Interview with Cameo

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Cameo It's one of those times in Larry Blackmon's pretty long, fairly illustrious career when everything must seem to be happening so frustratingly slowly.

Last year saw his band Cameo consolidate ten years of powerful, consistent music with their biggest selling album to date, "Single Life" — not to mention their first hit singles in the U.K., "Single Life" and "She's Strange" — and it now seemed that, at last, Cameo were destined for true international recognition.

So, what does Blackmon do ... he forgets Cameo for a while and gets down to the business of building a new label and pool of talent, recording music with Barbara Mitchell, Bobby Brown and, most significantly, Cashflow (new signing Bonnie Pointer is also imminent on record). And not only is Larry writing and producing and directing videos for his protegees, he's also in the process of mixing probably the most important album Cameo will ever record — the record will show they have truly arrived.

So, with Larry under the sort of pressure that heads of State have nightmares about, when I met him recently on a whistle stop stay in London to record a TV show I expected to see a shattered frame of the man — beaten and worn out by the rigours of excessive endeavour. But... not a bit of it!

"A rose is not a daisy, but they are both flowers", says Larry — well, he would, wouldn't he? — in answer to my suggestion that you can't dance to Cameo's new single "Word Up". Why retort briefly and to the point when something poetic, philosophical and vague can do the job equally as well? But, behind those very big, very dark shades he has a penchant for, it's difficult to detect whether he is being totally sincere or, as is the case with his band's music and image, he is somewhat slightly sending it all up.

Personally, I still reckon it's the former but that can remain the man's little secret and I get down to the business of finding out just what his vision is of the state of play at the moment.

Firstly we established why, just as Cameo had breached the enemy lines, he had halted the attack and called up aA new label, a new pool of talent, writing producing, directing - plus Cameo's most important album ever. A heavy load for Larry Blackmon, but is he worn out? Not a bit of it...brigade of Atlanta Artists?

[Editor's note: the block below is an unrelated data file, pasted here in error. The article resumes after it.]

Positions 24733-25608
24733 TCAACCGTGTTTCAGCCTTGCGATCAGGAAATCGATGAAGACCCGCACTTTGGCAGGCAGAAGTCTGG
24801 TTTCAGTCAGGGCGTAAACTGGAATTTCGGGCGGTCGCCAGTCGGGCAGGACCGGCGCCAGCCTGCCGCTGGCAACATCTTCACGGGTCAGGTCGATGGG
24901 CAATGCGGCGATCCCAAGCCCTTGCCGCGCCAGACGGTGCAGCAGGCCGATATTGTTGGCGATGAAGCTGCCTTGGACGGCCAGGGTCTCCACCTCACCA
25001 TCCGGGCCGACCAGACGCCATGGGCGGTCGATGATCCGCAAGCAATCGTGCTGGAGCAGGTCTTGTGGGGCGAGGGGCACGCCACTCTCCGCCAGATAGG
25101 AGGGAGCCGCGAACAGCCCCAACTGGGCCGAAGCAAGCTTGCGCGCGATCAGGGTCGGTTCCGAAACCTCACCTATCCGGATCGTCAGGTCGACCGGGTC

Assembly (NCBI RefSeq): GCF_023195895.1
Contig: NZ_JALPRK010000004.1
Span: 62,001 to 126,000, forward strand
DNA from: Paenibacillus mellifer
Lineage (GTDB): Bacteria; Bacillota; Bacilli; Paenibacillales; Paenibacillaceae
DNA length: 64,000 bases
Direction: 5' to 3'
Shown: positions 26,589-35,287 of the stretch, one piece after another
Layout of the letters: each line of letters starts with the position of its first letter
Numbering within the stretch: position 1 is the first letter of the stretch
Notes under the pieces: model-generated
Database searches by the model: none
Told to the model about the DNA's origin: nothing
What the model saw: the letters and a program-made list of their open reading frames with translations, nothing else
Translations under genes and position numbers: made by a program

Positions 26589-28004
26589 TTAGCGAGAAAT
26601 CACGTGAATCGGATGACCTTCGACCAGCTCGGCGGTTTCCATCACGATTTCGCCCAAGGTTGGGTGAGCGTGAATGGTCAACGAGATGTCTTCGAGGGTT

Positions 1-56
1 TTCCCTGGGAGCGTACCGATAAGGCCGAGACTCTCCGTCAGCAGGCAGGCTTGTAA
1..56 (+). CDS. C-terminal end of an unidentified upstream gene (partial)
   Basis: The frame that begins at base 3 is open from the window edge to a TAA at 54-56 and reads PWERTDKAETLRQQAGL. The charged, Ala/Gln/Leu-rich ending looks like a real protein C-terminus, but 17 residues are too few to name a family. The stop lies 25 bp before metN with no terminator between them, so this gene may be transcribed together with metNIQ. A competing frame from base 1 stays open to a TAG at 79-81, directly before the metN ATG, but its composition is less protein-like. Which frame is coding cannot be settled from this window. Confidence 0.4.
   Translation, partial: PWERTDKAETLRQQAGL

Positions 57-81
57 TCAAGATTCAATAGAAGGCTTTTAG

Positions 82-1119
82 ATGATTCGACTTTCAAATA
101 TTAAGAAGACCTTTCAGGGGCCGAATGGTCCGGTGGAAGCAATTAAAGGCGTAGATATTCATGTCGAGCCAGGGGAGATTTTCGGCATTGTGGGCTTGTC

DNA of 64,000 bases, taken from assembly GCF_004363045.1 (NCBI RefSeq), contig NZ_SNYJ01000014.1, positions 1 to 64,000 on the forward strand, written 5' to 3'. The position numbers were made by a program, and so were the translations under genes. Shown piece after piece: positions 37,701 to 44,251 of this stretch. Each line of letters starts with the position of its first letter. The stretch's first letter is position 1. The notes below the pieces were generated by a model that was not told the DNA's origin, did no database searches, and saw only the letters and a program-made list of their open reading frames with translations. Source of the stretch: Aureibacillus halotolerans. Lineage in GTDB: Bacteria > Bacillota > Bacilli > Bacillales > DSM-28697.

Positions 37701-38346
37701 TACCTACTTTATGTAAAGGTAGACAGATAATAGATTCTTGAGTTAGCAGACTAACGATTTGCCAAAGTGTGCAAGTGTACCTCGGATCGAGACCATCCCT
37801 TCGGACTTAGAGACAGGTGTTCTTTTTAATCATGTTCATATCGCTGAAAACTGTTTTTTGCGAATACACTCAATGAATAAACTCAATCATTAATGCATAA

"Well, it's not as if I've started anything new because Atlanta Artists is a continuation of what I was doing with New York Players — I just changed towns and changed the name.
"Yes, I acknowledge the timing may seem strange but, with the way I organised myself, priorities work on what needs to happen today.

"With Cashflow, I've had the band for two years and felt the time was right — the market was there for their thing — and when I start something I am moved to work hard at it and I'm inspired by the confidence the artists I'm working with have in me.

"In retrospect, I could say yes, perhaps I should have been doing other things ... but you do what you have to do and I'm happy with the experience."

There are positive elements of both conceit and confidence in that answer. Larry also told me about the "Black Mafia" team comprising himself, Tommy and Nathan from Cameo, and 'team' men like Melvin Wells, Kevin Kendricks and Willie Morris — who are notorious in the States for their dervish approach to getting the music out and "showing new bands the right things — not the rubbish". They know they have the ability, the talent and are certainly prepared to put their money where there mouth is. Blackmon and his team are happy to reinvest their money, time and talent, and everyone — including themselves — benefits.

But what of the new Cameo album? Will that also be a beneficiary or a casualty?
"Well, I must admit that this is the longest time spent on one album ever ... we started recording in March. But the success of Atlanta Artists forced us into that situation. However, because we have never worked this way before doesn't make it wrong and, as I said, we tend to let things happen with a natural flow and going off doing other things has kept the new album fresh.

"And, you see, before I start work I have to have a vision — to known in my mind how I want the project to come out — and that means before I get down to mixing the album I don't have to listen to it a lot. In any case, you can get too fussy about something."
As far as I'm concerned, this philosophy should go on to the statute books if the two tracks that Larry played me from the "Word Up" album are anything to go by. Larry planted his Walkman around my ears and hit me with a frighteningly powerful rap called "She's Mine" and a dead catchy, extremely funky cut called "Candy", and then told me "I also have a strong ballad called "Don't Be Lonely" ready and the rest of the album — eight tracks this time — will be mixed in the next couple of weeks.

"Although it's taken a long time, I've particularly enjoyed it because there are some great artists guesting on there. Bernard Wright is playing some keyboards and a real hero of mine, Michael Brecker, plays some wild saxophone".

So despite any fears that the "Word Up" single may or may not have instilled in you, as far as these ears can detect, Larry is steering Cameo along some pretty exciting channels, a theory with which Larry concurs.

"We are not changing anything to capture that market called 'pop' — we have confidence in our ability and we always felt it would come to us.

"I'm still enjoying this as much as I ever did because it is always changing. Imagine the joy of going into the studio to record new stuff — it keeps me constantly fresh.

"But perhaps the most important factor is that I genuinely believe that — where as it was not necessarily the case before — Cameo are now ready to really make it. We've always been here, and now the people are coming to US." (B&S MW no 465 1986)

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